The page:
This month's AP focuses on side projects, with cover features on the Almost and Blaqk Audio, as well as a brief rundown of the shenanigans perpetrated by other AP-centric bands. Unfortunately, we didn’t have enough pages to discuss side bands who fall into the categories of never-again, never-was and good-friggin’-riddance. This is why the internet was invented.



DESAPARECIDOS In 2002, Bright Eyes CEO Conor Oberst put together Desaparecidos with fellow Omaha rock dudes Denver Dalley, Matt Baum, Landon Hedges and Ian McElroy. Their debut album, Read Music/Speak Spanish, was recorded in one week with producer Mike Mogis, and it sure sounds like it: Corrosive guitars and powerful drumming shore up Oberst’s seething lyrical invectives on bourgeois American living. Oberst announced a follow-up in AP’s Most Anticipated Discs Of 2004 issue (AP 186), and then reneged on the whole thing, thereby generating some sort of indie-rock legend about the record. A representative from Oberst’s camp confirmed that a follow-up to Read Music does not exist, but the band have not broken up per se, likening the aggregate to “somewhat of an open book.” Considering how screwed-up the country is now, we at AP are lighting a candle for them. [JP]

During a break in the All-American Rejects schedule in the first half of 2004, Mike Kennerty and Chris Gaynor teamed up with Neil Rubenstein (Sons Of Abraham) for a hardcore EP, Henry (produced by Matt Squire), and a short tour. According to Kennerty, “The EP came out in Oct. 2004, hasn’t sold shit, and we haven’t played a show since. And I couldn’t be more proud. We always talk about doing something new, but it’s just a matter of finding the time. We’ve got some ideas floating around, though. The EP was nine-and-a-half minutes long, and most of the reviews we got bitched about the length, saying the songs weren’t long enough or that there weren’t enough songs. So, I’ve always wanted to do two new EPs: One consisting of a single song that’s nine-and-a-half minutes and another that has 10 songs and is nine-and-a-half minutes long. [Laughs.] It was a fucking EP! What the hell did they expect?” [JP]


When Rise Against’s first drummer Tony Tintari went through leg surgery in 2000, RA frontman Tim McIlrath had some downtime. So he put together the Killing Tree with friends/roommates Remis Vasquez, Geoff Reu, Todd Mohney, Neil Hennessey and Emily Schambra. This hardcore unit recorded two EPs (2000’s Bury Me At Make-Out Creek and 2003’s We Sing Sins) and an album (The Romance Of Helen Trent) before calling it a day. “We got busy with other things,” McIlrath cites for the chopping of the Tree. “For us to even get into the same city and have lunch together would be a miracle. To play together would be even a greater miracle. But I can’t say I’d rule out a future show. I’d love to get into a basement and play. I can’t say we’ll ever tour, but if you live in Chicago, you might see us.” [CL]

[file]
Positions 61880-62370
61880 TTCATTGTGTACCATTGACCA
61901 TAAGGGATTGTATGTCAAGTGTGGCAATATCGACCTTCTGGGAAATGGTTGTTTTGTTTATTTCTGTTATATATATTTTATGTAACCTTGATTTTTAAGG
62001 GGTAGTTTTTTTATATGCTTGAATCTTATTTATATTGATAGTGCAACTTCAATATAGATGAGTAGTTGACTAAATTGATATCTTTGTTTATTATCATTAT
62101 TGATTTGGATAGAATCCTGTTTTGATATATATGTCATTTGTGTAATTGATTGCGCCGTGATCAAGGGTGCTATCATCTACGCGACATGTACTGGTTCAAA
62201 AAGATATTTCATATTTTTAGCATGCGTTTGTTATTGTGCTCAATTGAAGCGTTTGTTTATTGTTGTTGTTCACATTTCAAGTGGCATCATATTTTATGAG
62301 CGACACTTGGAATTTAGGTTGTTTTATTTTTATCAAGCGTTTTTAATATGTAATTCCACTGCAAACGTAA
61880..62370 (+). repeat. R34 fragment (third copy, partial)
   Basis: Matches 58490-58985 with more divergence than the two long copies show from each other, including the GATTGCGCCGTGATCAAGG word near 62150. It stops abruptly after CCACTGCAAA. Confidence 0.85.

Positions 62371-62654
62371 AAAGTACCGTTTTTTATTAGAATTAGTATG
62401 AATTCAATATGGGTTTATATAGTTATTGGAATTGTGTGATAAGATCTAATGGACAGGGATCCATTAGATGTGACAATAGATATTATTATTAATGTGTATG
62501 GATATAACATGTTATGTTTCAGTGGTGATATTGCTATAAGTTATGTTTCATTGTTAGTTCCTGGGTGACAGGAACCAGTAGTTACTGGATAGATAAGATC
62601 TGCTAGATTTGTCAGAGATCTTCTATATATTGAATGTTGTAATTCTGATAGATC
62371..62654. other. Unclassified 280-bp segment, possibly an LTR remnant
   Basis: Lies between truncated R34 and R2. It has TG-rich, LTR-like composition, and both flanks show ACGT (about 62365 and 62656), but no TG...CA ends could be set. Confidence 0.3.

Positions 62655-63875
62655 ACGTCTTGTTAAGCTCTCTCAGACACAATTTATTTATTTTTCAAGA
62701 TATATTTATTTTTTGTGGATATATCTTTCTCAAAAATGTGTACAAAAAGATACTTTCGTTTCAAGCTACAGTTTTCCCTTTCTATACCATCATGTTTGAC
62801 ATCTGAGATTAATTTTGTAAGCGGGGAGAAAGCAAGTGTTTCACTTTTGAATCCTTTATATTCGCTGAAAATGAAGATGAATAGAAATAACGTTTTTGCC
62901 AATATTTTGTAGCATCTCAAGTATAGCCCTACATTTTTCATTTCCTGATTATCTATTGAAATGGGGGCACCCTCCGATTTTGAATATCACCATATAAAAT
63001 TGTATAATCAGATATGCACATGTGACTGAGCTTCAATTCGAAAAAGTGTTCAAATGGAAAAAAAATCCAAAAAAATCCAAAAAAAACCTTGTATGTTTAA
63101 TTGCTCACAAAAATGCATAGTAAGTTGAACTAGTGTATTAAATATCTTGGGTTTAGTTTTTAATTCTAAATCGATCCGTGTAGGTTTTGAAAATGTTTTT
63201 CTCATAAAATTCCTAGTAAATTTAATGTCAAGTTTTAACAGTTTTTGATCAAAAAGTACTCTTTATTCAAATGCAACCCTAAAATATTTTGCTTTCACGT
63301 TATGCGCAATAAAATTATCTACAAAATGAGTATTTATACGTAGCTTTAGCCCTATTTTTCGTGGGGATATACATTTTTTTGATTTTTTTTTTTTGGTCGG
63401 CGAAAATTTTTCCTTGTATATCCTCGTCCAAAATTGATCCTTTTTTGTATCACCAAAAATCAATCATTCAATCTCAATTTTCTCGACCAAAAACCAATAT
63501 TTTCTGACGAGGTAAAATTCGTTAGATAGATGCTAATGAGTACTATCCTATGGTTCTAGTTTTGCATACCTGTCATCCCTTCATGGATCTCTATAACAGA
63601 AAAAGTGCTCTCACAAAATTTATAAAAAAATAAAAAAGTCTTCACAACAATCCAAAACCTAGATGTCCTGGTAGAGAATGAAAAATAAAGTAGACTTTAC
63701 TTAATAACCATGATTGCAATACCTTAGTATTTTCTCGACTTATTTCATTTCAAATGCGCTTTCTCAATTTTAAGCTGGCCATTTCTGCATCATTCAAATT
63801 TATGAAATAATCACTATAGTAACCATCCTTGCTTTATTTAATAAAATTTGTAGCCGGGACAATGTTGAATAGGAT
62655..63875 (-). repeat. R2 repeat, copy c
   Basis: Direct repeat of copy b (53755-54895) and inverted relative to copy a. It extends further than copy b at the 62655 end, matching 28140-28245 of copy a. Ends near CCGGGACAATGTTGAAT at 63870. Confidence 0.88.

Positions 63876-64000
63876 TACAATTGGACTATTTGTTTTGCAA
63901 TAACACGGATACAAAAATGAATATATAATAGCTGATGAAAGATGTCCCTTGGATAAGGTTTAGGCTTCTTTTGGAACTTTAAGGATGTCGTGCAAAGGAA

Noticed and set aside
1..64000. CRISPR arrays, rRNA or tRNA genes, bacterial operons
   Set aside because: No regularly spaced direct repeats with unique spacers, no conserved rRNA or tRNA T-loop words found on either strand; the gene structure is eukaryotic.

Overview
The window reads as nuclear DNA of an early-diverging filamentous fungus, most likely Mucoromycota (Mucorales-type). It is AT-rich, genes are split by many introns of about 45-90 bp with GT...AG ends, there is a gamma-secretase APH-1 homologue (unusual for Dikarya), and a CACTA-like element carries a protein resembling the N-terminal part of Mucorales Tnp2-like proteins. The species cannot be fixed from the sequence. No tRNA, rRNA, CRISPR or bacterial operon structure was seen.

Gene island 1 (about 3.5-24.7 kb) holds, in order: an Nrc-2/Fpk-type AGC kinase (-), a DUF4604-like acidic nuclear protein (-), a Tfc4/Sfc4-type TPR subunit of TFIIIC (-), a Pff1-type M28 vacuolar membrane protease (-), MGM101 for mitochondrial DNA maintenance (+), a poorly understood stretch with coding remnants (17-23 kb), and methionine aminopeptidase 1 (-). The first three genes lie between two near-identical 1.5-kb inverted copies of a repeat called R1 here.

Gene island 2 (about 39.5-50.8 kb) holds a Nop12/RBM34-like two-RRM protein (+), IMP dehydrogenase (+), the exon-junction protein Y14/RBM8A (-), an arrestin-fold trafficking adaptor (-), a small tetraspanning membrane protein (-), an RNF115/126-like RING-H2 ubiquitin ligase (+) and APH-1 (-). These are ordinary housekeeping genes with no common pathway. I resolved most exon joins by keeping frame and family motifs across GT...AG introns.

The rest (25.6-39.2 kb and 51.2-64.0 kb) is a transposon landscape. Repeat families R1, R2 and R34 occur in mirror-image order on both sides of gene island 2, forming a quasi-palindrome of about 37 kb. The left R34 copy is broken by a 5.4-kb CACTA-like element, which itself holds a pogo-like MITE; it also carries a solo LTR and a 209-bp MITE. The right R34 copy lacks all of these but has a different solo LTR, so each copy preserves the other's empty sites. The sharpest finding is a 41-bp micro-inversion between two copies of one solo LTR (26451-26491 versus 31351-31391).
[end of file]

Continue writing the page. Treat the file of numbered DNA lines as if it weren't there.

At the urging of his best friend (Tim Armstrong, duh), the Rancid guitarist wrote some songs about his life and times growing up in Campbell, California, and recorded his first solo album, Lars Frederiksen And The Bastards in 2001. While the disc delivered some sweet circle-pit soundtracks, it was Lars’ life-affirming version of Billy Bragg’s “To Have And Have Not” that ranks right up there in the It’s My Song Now sweepstakes alongside Johnny Cash’s Nine Inch Nails cover. In 2004, Lars and his crew released a second album (Viking), played Warped, toured the earth and then quietly broke up. Sure, it’s not like he owes us anything, but a third record would be sweet... [JP]


System Of A Down guitarist Daron Malakian met firebrand Amen frontman Casey Chaos when both bands were playing the 2002 Big Day Out festival in Australia. Malakian and Chaos hit it off, and they decided to write and record under the banner Scars On Broadway (which also featured drummer Zach Hill). Sadly, an SOB record was never released, but their song “B.Y.O.B.,” was recorded by System for their Mezmerize disc, earning the band their first Grammy award. The thought of a Grammy award with Chaos’ name on it is pretty cool-even if it makes about as much sense as a Salvador Dali painting. [JP]